Contractors face labour shortages ahead of silage harvest – FCI

“Farm contractors across the country are facing significant challenges with regard to labour availability and managing labour costs.

“This is just one of a number of major issues that are impacting on the long-term viability of silage-making activities for many members of the Association of Farm & Forestry Contractors in Ireland (FCI),” National Chair Richard White has said.

“Skilled machinery operators are being drawn back into the construction sector and that is once again a huge challenge for us agricultural contractors who can only offer seasonal driving opportunities,” he added.

“Labour availability is just one of a series of major problems impacting on contractor cash-flow and longer-term viability,” he explained.

“Farmers are rarely aware of the real costs of running a modern contracting business, where the emphasis is on delivering an efficient service. The running costs for a farm contractor’s business don’t only involve labour costs; all of the costs have increased making managing cash-flow a real challenge for many contractors,” he said.

“If we don’t invest in reliable machinery we cannot provide a quality service – at a fair price and with sensible payment plans, which is what we all – as contractors – aspire to.”

A set of quality tyres for a 150hp tractor costs upwards of €8,000 and that’s only one part of our investment as contractors, in ensuring that we give a quality service.

He added: “Diesel cost increases are running at more than 12% year-on-year and these additional costs are also impacting on contractor profitability in 2017.

“Many contractors now have access to machine telematics systems to identify their true costs.

We now know that a high-output 10ac/hour mowing combination will burn almost 2L of diesel per acre, while combination balers are burning close to 2L of diesel per bale.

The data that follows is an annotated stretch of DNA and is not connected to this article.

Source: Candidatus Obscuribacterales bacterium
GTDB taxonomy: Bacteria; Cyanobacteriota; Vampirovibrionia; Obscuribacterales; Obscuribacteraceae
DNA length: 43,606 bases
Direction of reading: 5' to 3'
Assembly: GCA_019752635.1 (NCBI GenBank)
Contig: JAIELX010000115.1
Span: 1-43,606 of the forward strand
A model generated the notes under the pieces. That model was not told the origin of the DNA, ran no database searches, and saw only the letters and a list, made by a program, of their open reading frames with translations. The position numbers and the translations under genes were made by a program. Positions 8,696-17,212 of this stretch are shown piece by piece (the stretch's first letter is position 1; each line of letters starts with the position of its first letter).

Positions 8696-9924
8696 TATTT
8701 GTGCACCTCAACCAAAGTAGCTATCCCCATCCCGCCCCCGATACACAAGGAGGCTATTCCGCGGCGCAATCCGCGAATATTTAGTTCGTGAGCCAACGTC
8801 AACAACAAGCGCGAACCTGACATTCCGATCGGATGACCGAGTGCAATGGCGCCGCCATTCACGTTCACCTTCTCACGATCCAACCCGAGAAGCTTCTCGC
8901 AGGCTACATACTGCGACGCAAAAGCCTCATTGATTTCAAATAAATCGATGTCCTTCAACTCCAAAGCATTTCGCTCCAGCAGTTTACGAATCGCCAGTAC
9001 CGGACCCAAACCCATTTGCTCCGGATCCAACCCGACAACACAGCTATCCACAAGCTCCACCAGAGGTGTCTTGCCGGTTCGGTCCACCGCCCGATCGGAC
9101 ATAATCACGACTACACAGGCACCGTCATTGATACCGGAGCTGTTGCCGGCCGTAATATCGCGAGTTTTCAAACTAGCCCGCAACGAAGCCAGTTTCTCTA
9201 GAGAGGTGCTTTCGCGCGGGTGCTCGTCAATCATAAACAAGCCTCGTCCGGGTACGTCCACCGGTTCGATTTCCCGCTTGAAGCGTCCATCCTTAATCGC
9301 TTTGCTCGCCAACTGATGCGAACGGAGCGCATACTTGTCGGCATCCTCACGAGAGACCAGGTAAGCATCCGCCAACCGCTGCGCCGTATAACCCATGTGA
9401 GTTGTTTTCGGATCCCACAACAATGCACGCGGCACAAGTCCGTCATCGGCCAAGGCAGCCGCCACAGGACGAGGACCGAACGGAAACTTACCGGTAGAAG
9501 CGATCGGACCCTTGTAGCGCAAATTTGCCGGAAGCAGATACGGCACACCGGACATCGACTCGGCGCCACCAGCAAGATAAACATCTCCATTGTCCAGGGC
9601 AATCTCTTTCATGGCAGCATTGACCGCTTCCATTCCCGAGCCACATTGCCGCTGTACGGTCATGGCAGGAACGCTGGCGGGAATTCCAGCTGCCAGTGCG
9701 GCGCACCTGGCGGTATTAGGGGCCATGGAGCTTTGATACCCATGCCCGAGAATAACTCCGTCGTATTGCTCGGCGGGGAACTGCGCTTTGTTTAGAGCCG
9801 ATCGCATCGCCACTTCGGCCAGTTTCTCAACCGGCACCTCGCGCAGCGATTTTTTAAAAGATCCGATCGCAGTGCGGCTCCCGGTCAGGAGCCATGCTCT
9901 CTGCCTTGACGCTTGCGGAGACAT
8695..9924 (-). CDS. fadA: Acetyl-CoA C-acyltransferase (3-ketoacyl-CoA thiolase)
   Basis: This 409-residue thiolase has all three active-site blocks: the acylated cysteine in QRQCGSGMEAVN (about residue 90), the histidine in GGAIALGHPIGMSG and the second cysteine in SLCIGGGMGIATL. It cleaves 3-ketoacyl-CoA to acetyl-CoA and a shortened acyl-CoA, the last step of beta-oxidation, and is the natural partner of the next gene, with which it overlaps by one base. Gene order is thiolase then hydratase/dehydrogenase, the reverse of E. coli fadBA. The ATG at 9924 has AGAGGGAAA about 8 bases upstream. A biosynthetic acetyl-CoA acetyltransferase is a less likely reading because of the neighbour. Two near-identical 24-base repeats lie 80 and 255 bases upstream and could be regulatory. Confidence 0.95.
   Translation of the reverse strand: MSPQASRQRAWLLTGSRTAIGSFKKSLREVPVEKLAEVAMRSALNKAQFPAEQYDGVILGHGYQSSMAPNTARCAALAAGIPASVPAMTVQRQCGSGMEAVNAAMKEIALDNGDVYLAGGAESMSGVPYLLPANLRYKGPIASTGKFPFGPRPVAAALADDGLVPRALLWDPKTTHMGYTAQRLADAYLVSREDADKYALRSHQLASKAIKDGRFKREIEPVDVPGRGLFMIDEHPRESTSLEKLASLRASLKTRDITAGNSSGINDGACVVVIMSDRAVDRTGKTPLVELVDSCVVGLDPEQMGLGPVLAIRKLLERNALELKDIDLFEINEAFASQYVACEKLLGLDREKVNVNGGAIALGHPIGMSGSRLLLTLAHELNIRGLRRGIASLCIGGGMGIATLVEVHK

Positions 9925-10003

“Pumping slurry with umbilical pipe systems is power and fuel-hungry, using up to 20L/hour, all at a time when rates for work and payment dates are under pressure,” he added.

“Larger self-propelled harvesters are using upwards of 12L/ac, so even with these modern and efficient machines the fuel costs for silage making are significant and far greater than many farmers will be aware of.”

Image source: Shane Casey

He said this cost squeeze situation is coming at a time when farm contractors are not eligible to take advantage of significant grant support for the purchase of new machines, in the same way as many of their customers are.

“We have been denied grant support for the purchase of tillage and slurry spreading machines under the TAMS schemes and, especially, the recent tillage schemes. This is putting established contractors at a competitive disadvantage and is encouraging many of our long-standing customers to invest in machinery, some of which they don’t actually want nor need – and for which there is no economical or management sense for farmers to own,” concluded White.